2016 California Proposition 59

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Proposition 59
Corporate Political Spending Advisory Question
Results
Votes %
Yes 6,845,943 53.18%
No 6,027,084 46.82%
Valid votes 12,873,027 88.11%
Invalid or blank votes 1,737,482 11.89%
Total votes 14,610,509 100.00%
Registered voters/turnout 19,411,771 75.27%
Results by county
2016CaliforniaProposition59.svg
  Yes     No
Source: California Secretary of State[1]

California Proposition 59 is a non-binding advisory question that appeared on the 2016 California November general election ballot. It asked voters if they wanted California to work towards overturning the Citizens United U.S. Supreme Court ruling.

Background[edit]

On January 21, 2010, the U.S. Supreme Court delivered its 5–4 decision on Citizens United v. FEC, ruling that freedom of speech prohibited the government from restricting independent political expenditures by a nonprofit corporation. The principles articulated by the Supreme Court in the case have also been extended to for-profit corporations, labor unions and other associations.[2][3] This decision was criticized by a number of politicians, academics, attorneys and journalists because it basically allows unlimited election spending by corporations and thus members of 16 state legislatures (including California's) have called for a constitutional amendment to reverse the court.[4][5]

For the California State Legislature's part, they originally put Proposition 49 on the 2014 California November general election ballot. It would have been a non-binding advisory question presented to voters, asking if the U.S. Congress should propose a constitutional amendment to overturn Citizens United. However, the California Supreme Court ordered that the measure be pulled from the ballot pending further state constitutional review: at issue was that the state legislature had no defined specific power in either the state constitution or in any other state law to place such advisory measures on the ballot.[6] The California Supreme Court then ruled in January 2016 that such an advisory question could indeed be placed on the ballot,[citation needed] and the California State Legislature subsequently placed Proposition 59 on the November ballot.

The advisory question[edit]

The proposition does not having any binding legal effect, nor any direct fiscal effect. California previously used voter instructions in the Article V process in an 1892 proposition placed on the ballot by the Legislature in support of the 17th Amendment (Direct Election of Senators).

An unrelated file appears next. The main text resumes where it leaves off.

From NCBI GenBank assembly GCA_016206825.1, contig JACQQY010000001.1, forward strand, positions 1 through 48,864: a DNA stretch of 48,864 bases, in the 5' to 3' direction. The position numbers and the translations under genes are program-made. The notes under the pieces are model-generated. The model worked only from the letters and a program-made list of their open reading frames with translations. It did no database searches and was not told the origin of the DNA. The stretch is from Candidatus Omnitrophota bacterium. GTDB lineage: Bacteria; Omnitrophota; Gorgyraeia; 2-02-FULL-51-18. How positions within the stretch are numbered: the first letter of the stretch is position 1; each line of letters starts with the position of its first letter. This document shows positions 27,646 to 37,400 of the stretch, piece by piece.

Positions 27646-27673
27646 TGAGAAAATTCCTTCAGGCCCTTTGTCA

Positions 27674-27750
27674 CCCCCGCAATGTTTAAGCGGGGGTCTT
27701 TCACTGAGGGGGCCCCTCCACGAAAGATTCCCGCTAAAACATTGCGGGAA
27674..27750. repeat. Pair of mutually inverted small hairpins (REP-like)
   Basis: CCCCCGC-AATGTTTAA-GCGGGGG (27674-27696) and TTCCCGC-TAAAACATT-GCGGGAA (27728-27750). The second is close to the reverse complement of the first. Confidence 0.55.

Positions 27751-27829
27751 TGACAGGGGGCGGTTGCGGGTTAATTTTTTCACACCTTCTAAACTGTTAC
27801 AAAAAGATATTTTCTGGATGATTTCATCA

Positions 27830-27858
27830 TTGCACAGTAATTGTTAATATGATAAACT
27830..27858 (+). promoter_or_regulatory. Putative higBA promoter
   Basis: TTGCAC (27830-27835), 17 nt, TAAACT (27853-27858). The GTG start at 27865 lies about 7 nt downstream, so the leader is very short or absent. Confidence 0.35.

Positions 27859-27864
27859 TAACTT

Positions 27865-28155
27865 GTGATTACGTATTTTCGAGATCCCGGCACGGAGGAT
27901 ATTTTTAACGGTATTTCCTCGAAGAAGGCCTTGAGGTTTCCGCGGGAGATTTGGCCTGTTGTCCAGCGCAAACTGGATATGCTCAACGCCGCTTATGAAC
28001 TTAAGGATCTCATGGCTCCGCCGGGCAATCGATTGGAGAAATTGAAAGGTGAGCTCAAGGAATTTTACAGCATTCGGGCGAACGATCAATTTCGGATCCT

The proposition asks, "Shall California's elected officials use all of their constitutional authority, including, but not limited to, proposing and ratifying" constitutional amendment(s) to overturn Citizens United.[7] Under Article Five of the U.S. Constitution, the process for amending the Constitution can only be initiated by either Congress or a national convention assembled at the request of the legislatures of at least two-thirds (at present 34) of the states. Then, at least three-fourths (at present 38) of the states must approve the proposed amendment before it becomes law.[8]

Editorial opinion[edit]

Support[edit]

Oppose[edit]

  • The Los Angeles Times wrote in opposition, citing the difficult process of amending the Constitution, as well as the fact that Proposition 59 does not exactly specify what such a proposed constitutional amendment would actually say. Meanwhile, "Citizens United, which was decided only six years ago by a mere 5–4 majority, could plausibly be reconsidered or narrowed with a change in the court's membership."[10]
  • The Ventura County Star suggested voters leave their votes blank to show opposition both to Citizens United and to advisory measures.[11]

References[edit]

  1. ^ "Statement of Vote - November 8, 2016, General Election". December 16, 2016. Retrieved January 7, 2017.
  2. ^ Cillizza, Chris (January 22, 2014). "How Citizens United changed politics, in 7 charts". The Washington Post. Retrieved 4 February 2016.
  3. ^ Levy, Gabrielle (21 January 2015). "How Citizens United Has Changed Politics in 5 Years". U.S. News & World Report. Archived from the original on 2017-01-24. Retrieved 4 February 2016.
  4. ^ Blumenthal, Paul (October 18, 2012). "Citizens United Constitutional Amendment: New Jersey Legislature Seeks Reversal Of Ruling". The Huffington Post.
  5. ^ McCarter,Joan, "Oregon becomes 16th state to call for amendment overturning Citizens United", Daily Kos, July 2, 2013
  6. ^ "'Citizens United' Measure Removed From California's Fall Ballot". KQED. August 11, 2014. Archived from the original on August 26, 2014. Retrieved August 23, 2014.
  7. ^ "Bill Text - SB-254 Campaign finance: voter instruction". Government of California. Retrieved 21 August 2016.
  8. ^ "The Constitutional Amendment Process". The U.S. National Archives and Records Administration. Retrieved November 17, 2015.
  9. ^ "Chronicle recommends: Yes on state Prop. 59". San Francisco Chronicle. September 7, 2016. Retrieved September 12, 2016.
  10. ^ "Prop 59: Don't amend the Constitution over Citizens United". Los Angeles Times. September 6, 2016. Retrieved September 12, 2016.
  11. ^ "Editorial: Do not vote on Prop. 59". Ventura County Star. September 30, 2016. Retrieved December 13, 2016.

External links[edit]